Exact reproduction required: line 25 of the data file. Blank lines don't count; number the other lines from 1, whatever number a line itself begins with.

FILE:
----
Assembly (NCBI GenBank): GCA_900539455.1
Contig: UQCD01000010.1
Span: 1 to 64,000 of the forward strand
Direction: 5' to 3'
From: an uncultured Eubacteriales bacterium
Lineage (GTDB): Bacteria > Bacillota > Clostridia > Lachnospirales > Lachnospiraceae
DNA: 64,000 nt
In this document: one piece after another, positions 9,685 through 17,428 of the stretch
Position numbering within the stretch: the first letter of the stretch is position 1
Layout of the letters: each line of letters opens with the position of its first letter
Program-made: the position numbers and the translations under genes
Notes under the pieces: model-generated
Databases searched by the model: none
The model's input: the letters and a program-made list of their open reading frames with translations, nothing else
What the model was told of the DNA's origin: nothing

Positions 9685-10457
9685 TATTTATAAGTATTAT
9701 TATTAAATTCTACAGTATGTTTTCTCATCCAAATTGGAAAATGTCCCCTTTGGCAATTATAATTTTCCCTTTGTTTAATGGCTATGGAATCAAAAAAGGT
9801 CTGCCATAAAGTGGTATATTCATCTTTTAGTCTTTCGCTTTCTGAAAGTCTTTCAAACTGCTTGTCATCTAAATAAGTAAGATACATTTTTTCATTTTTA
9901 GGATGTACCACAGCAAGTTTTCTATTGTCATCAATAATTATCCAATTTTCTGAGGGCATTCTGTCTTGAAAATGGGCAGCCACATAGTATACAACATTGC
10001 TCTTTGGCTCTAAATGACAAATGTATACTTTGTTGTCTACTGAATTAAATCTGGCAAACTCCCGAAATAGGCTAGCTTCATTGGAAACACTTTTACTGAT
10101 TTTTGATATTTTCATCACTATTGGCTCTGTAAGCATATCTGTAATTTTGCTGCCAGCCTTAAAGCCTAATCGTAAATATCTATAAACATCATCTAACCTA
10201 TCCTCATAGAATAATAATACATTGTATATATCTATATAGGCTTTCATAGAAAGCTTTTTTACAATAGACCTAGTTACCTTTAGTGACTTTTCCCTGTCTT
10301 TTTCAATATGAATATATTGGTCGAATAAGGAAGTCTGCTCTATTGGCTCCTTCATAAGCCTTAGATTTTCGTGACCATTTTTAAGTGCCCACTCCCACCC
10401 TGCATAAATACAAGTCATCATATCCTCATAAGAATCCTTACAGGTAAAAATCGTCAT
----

10401 TGCATAAATACAAGTCATCATATCCTCATAAGAATCCTTACAGGTAAAAATCGTCAT